Congregation B'nai Jacob "Rich in Tradition - Dynamic & Inclusive in Approach"
A THOUGHT FOR HANUKKAH
Why does a hanukkiah (the menorah for Hanukkah) have eight branches, you ask?
It is odd, I know, since the original Menorah in the Temple in Jerusalem long ago had only seven branches.
But we have an eight branch candelabra today to celebrate the miracle of the time when the Jews liberated the ancient Temple, restored their worship service and relit the Menorah. While the original candelabra lit by the heroic liberators known as the Maccabees had seven branches, the hanukkiah we use on Hanukkah was created to remind us of the miracle of that event; for there was only enough oil to burn for one day but the Menorah continued to illuminate in the Temple for eight days.
And that is the reason for the eight branch hanukkiah we use on Hanukkah.
You knew all that. Your question is why are there eight branches since the first day was actually not a miracle? There was enough oil for one day; Hanukkah should just be a 7 day holiday.
But on the first night, we do celebrate a miracle, the most powerful one of all.
The miracle of hope that beats strongly in the hearts of humanity.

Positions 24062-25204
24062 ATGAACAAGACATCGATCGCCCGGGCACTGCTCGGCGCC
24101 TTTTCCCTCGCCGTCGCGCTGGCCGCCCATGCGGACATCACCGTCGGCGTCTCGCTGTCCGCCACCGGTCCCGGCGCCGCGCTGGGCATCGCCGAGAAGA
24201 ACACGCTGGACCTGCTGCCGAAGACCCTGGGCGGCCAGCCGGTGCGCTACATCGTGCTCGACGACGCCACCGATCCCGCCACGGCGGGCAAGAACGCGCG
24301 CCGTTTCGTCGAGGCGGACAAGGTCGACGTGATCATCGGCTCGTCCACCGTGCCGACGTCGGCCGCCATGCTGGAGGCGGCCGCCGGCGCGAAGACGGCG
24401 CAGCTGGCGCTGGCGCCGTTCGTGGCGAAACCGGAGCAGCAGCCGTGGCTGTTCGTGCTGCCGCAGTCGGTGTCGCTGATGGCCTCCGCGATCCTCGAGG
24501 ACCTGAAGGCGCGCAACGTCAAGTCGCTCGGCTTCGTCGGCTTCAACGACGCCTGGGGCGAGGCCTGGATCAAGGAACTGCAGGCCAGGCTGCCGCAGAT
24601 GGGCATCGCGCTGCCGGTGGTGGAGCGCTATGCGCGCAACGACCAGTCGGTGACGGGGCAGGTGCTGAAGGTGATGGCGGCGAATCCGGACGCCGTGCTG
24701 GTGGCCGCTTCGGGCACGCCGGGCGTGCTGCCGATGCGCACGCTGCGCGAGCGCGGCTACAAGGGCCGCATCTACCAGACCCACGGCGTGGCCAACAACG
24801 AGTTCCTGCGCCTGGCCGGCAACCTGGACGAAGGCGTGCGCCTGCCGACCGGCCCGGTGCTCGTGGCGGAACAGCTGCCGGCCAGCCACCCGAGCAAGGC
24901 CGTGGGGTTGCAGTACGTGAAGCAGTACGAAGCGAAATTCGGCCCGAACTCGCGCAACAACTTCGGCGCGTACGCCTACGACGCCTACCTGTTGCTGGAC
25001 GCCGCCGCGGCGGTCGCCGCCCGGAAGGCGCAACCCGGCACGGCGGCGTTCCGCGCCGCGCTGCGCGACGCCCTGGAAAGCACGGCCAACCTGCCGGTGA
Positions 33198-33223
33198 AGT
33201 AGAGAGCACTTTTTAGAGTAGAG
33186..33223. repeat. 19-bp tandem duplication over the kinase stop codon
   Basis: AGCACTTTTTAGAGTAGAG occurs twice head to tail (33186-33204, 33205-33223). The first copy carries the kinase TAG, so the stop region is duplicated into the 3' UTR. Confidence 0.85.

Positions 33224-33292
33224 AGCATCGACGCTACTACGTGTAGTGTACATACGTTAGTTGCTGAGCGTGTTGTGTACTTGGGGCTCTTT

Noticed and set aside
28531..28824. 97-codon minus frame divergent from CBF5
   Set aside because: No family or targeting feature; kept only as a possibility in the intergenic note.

Knowing that there was not enough oil, the Maccabees should have waited until enough oil was available.
But on that first day, they felt the people needed to be given hope. To light the Menorah with not enough oil would be an audacious act of hope that would inspire a nation.
Rabbi Jonathan Sacks said it so well.
Optimism is a belief, a feeling that things will be better.
Hope is an act that declares we can and will make things better.
On that first day, the Maccabees demonstrated to the people the radical notion of hope and how we can always make things better.
That was the miracle of the first day.
More than lighting a lamp and praying that it not go out.
But demonstrating the miracle of hope that can never be extinguished.
Hag Urim Sameach.
Rabbi Victor Urecki
schedule for november 29th - december 5th, 2021
Hag Urim Sameach! Happy Hanukkah!
Most of us are "boosted", but we will continue to exercise an abundance of caution and ask everyone in attendance to be vaccinated and wear masks at all services to protect our senior members, those with weakened immune systems, and those who are at an increased risk.
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For the safety, we communicate with the parents of our children through 'Remind'. If you have a child and would like to join our Sunday sessions this year or study Hebrew, please text Rabbi Urecki at (304) 549-6044. Hebrew lessons have begun.